It seems like spam is in the news every day lately, and frankly, some of the proposed solutions seem either completely hare-brained or worse than the problem itself. I'd like to reiterate a relatively modest proposal I first made over a year ago: Require legitimate DNS MX records for all outbound email servers.

MX records are one component of a domain's Domain Name System (DNS) information. They identify IP addresses that accept inbound email for a particular domain name. To get mail to, say, linux.com, a mail server picks an MX record from linux.com's DNS information and attempts to deliver the mail to that IP address. If the delivery fails because a server is out of action, the delivering server may work through the domain's MX records until it finds a server that can accept the mail. Without at least one MX record, mail cannot be delivered to a domain.
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Hypertext Mail Protocol (a.k.a. Stub Email): A Proposal

Back in the days of dial-up modems and transfer speeds measured in hundreds of bits per second, unwanted email messages were actually felt as a significant dent in our personal pocketbooks. As increases in transfer speeds outpaced increases in spam traffic, the hundreds of unwanted emails we received per week became more of a nuisance than a serious financial threat. Today sophisticated spam filters offered by all major email providers keep us from seeing hundreds of unwanted emails on a daily basis, and relatively infrequently allow unwanted messages to reach our coveted Inboxes. So, to some degree, the spam problem has been mitigated. But this "mitigation" requires multiple layers of protection and enormous amounts of continually-applied effort. more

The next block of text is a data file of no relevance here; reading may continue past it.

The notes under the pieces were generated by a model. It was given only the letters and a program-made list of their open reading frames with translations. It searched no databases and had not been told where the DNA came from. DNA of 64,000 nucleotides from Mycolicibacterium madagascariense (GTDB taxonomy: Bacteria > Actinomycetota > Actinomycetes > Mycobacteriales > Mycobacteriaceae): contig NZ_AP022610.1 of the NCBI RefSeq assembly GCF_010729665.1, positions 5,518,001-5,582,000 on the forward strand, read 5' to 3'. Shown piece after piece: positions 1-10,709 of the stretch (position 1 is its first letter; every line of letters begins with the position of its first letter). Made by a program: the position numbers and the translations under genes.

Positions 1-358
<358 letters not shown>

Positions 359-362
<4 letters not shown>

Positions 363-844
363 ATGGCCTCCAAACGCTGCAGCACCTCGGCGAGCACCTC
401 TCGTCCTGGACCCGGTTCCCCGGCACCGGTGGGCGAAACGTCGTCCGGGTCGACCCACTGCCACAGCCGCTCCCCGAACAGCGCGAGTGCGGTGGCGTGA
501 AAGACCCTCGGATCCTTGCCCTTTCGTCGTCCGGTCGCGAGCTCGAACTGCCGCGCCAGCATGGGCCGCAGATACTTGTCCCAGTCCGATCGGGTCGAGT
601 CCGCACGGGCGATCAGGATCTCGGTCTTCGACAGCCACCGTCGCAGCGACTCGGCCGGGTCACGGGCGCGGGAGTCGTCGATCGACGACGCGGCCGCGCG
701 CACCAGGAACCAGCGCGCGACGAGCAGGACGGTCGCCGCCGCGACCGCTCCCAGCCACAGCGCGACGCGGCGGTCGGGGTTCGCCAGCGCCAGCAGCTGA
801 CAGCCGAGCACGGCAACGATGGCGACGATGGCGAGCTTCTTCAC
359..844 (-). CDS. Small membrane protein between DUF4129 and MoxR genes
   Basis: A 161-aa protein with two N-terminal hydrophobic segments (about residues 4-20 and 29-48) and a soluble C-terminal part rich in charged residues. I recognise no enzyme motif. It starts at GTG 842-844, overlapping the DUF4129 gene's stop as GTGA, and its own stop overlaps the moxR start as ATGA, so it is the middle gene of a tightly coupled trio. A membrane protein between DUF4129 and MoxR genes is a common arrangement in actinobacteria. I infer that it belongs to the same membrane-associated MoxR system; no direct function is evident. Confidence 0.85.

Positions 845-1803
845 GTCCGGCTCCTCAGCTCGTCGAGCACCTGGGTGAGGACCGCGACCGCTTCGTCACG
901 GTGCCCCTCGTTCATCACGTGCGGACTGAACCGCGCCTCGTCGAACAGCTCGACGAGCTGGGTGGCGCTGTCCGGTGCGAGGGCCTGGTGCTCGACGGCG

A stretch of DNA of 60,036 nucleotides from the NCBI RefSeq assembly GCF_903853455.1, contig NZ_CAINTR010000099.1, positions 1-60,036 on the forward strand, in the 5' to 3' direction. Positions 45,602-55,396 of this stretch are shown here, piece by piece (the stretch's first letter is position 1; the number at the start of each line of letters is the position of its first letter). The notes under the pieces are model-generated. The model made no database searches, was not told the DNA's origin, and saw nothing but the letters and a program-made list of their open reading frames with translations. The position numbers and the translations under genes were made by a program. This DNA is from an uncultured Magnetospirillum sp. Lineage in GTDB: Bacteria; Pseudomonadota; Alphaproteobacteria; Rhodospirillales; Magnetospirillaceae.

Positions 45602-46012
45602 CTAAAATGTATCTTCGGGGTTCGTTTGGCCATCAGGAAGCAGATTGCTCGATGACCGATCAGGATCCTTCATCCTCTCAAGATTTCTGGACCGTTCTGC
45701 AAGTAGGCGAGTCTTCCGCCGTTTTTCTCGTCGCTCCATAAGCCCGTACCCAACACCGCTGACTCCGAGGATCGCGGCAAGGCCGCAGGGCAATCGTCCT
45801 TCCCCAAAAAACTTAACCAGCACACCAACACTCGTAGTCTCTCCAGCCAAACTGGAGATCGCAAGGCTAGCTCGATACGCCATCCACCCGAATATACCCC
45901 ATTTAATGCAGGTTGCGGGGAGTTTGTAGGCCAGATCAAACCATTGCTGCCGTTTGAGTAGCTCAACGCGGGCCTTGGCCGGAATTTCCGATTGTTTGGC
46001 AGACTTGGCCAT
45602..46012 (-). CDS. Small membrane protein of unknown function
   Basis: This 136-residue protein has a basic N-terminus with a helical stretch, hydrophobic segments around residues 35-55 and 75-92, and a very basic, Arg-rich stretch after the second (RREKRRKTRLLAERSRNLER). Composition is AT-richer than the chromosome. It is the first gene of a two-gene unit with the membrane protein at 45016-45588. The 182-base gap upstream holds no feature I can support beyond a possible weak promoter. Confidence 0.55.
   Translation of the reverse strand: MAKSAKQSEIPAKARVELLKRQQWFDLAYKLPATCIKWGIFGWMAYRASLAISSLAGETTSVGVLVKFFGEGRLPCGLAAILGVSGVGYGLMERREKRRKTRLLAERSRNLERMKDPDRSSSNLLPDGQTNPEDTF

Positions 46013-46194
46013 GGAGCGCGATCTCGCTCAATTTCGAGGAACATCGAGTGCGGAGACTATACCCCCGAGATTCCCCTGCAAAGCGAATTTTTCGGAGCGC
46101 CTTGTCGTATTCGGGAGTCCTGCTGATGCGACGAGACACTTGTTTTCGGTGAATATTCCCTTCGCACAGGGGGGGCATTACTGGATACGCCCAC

Fake Bank Site, Fake Registrar

In our continuing review of Rogue Registrars we have stumbled upon on a very elaborate fake banking site for "Swiss Bank" or "Bank of Switzerland". To the casual Internet consumer this site probably appears legitimate, but a number of clues tip off the fraud. Phishing sites are everywhere so this does not immediately raise eyebrows until you review the Thick WHOIS record for the domain. more